Although face masks are a problem for people with hearing loss, I want to emphasize our audiology clinic fully supports face coverings to limit the spread of COVID-19. Yet, face masks create a barrier in communication for individuals with hearing loss.

One of the most common issues of face masks on hearing loss is that they conceal crucial visual cues that many hard of hearing people use to understand speech.

Communication Is More Than Words

One way to avert the effect of face masks on hearing loss is understanding what someone is saying and how they are saying. Take note that communication not only comes from the tone of voice they use but the facial expressions they produce when they are saying it. It’s true – whether we are heard of hearing or not, facial expressions provide much-needed context to a conversation.

But when someone does have difficulty hearing, facial expressions take on added importance, which is why face masks on hearing loss can be an issue.

Facial expressions help that listener fill in the proverbial blanks left by the words they couldn’t make out, and if someone is wearing a face mask, it could be hard to see facial cues.

We’ve had patients tell us how frustrating it is that masks suddenly eliminated their ability to see facial expressions.

Some had not even realized how dependent they had become on seeing facial expressions until now.

Face Masks On Hearing Loss: Challenges in Lip-Reading

Interpreting facial expressions isn’t the only way our eyes can help us compensate for hearing loss. When someone is struggling with their hearing, lip-reading provides some much-needed back-up. Since traditional face masks cover the mouth and make it impossible to lip-read, many hard-of-hearing individuals fear to become isolated from their community in such a difficult crisis. They need a solution to keep them connected to others.

What Did That Masked Person Say?

Even those of us with normal hearing can have difficulty understanding what a mask-wearer is saying. Masks muffle words; this is truly one of the challenges of face masks on hearing loss.

In particular, masks often block the high-pitched sounds that allow us to understand certain consonants. High-pitched sounds are typically the sounds that are most difficult to understand when a hearing loss first occurs.

Clear Face Masks

Face masks that have a clear panel are starting to come into the marketplace. It’s been amazing to see such a vast global awareness of the issues cause by face masks, and these things are becoming mainstream.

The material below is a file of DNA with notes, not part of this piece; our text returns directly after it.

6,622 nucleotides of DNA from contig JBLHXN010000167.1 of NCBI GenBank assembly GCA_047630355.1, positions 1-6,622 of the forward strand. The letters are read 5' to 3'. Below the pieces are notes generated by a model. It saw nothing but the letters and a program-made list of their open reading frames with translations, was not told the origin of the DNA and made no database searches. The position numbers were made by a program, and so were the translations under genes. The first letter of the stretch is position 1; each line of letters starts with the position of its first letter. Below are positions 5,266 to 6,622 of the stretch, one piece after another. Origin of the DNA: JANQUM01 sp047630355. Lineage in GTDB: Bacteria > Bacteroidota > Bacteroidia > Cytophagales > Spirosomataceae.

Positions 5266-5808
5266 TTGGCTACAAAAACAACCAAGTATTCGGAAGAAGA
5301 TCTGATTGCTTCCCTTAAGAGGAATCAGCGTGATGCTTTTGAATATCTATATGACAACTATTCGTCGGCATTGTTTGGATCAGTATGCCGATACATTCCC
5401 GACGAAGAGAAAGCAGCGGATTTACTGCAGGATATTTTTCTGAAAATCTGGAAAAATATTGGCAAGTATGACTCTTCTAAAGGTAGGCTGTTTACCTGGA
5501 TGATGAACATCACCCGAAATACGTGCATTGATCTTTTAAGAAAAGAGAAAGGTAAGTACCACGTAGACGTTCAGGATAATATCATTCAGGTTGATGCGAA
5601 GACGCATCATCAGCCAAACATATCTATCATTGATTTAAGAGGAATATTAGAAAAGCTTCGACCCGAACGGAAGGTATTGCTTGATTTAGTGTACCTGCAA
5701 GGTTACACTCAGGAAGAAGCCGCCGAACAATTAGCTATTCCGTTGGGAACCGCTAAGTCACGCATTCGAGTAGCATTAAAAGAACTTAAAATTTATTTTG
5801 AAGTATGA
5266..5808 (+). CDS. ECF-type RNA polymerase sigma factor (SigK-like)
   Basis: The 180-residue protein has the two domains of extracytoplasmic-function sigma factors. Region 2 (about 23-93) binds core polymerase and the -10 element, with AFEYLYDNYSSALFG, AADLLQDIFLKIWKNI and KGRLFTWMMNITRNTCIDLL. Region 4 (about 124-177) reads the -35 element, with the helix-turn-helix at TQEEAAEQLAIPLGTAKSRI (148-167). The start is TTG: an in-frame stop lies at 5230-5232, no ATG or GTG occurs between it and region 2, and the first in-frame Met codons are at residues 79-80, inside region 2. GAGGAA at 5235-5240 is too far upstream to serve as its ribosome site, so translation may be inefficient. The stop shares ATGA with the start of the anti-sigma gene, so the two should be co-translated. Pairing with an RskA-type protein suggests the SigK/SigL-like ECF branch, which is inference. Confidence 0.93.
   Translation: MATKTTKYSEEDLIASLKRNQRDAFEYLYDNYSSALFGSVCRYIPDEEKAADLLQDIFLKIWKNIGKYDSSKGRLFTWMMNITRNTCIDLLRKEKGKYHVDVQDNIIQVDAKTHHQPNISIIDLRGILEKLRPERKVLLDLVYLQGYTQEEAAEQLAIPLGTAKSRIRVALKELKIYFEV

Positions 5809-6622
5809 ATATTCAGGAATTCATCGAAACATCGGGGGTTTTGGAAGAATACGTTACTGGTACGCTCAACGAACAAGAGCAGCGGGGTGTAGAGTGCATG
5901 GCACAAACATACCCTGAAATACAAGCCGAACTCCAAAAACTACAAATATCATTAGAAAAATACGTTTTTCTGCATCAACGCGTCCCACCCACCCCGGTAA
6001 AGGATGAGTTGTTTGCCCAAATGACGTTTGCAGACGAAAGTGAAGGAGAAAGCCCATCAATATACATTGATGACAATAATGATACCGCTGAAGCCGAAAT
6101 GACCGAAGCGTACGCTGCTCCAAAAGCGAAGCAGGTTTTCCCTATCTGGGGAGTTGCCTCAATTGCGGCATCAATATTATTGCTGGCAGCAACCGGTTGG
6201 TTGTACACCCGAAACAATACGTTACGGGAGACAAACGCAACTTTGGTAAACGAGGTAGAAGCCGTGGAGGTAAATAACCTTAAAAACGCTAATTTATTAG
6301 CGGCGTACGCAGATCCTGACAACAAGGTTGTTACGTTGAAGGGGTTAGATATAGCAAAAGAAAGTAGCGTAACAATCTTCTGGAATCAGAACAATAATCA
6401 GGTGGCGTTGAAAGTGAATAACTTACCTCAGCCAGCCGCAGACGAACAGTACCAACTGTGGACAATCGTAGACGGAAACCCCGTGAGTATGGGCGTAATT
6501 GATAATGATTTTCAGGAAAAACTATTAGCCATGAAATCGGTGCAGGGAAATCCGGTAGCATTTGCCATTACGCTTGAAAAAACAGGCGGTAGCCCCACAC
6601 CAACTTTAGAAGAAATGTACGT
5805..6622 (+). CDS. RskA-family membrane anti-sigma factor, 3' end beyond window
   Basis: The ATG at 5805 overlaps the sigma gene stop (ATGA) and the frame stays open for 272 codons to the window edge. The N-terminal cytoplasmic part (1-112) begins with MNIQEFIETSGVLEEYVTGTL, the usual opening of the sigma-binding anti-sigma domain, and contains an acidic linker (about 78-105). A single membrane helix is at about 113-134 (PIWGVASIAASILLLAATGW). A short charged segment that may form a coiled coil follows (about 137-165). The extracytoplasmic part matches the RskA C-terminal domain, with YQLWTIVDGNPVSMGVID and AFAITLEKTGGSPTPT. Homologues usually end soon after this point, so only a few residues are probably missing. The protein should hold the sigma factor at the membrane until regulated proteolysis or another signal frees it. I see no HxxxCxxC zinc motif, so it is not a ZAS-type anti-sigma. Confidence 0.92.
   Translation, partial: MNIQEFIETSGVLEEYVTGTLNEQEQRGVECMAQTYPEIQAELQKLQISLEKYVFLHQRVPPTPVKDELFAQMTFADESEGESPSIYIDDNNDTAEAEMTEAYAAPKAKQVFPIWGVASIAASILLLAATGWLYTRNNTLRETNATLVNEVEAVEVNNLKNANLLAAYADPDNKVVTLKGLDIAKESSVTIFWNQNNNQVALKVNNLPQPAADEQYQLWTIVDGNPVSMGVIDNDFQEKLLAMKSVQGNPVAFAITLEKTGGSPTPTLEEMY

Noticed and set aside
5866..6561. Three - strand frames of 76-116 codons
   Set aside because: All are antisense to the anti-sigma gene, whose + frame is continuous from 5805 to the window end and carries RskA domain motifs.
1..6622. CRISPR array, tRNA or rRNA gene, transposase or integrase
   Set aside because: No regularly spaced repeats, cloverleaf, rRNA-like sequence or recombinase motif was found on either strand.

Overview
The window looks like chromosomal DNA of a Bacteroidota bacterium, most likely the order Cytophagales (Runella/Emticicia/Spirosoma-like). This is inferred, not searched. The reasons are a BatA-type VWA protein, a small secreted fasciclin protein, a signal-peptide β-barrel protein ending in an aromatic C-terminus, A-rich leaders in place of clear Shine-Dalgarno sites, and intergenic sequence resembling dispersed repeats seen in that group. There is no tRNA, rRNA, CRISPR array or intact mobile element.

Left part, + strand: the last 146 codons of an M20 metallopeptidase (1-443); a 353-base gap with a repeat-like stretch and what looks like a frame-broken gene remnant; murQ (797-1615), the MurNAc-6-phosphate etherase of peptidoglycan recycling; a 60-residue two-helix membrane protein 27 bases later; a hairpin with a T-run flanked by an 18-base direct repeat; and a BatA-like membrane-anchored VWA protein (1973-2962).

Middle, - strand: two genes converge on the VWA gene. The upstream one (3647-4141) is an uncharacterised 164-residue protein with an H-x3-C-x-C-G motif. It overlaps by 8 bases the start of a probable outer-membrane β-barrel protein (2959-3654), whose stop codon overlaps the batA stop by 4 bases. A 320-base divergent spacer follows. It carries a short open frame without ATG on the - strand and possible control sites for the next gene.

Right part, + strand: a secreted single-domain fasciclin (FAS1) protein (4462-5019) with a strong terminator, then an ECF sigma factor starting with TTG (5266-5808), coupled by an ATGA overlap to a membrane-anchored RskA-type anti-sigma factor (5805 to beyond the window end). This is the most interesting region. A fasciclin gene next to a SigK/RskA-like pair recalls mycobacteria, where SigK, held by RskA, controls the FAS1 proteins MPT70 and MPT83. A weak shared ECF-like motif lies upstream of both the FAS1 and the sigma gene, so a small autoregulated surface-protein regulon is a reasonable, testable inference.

Clear masks solve a few of the issues experienced in understanding speech as they bring back essential visual cues.

For some, these masks help but still don’t solve the problem entirely; these masks still obscure part of the face.

At times, we’re not going to see enough of the face to interpret facial expressions accurately. When transparent masks fog up, lip-reading becomes a challenge as well as the addition to muffled sound.

Finding a Long-Term Solution

Perhaps you or someone you know has recently come to terms with a newly discovered hearing loss and need to find a long-term solution.

Since masks have increased our dependence on our ears, we’ve had people in the same situation contact our clinic in search of a solution.

Some of these new patients tell us how stressful it is to deal with the challenges masks have brought. You may be able to relate to their feelings. Please know we’re here for you.

At our clinic, we can perform a hearing evaluation and recommend the best treatment options for you.

If you or a loved one has been struggling or complaining that others are mumbling, contact us to schedule a comprehensive hearing assessment.

To protect you, other patients, and our staff, we have safety protocols in place for in-person appointments.

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Dr. Jan Liles

Dr. Liles earned her bachelor’s degree from the University of Montevallo and her master’s degree from the University of Alabama. From 1991 to 2001, she worked with two ENT medical practices and initiated one of the first newborn hearing screening programs in the state. In 2002, she was awarded a doctorate in audiology from the University of Florida. Dr. Liles and her longtime best friend, Dr. Sheehy, founded Alabama Hearing Associates in January 2002.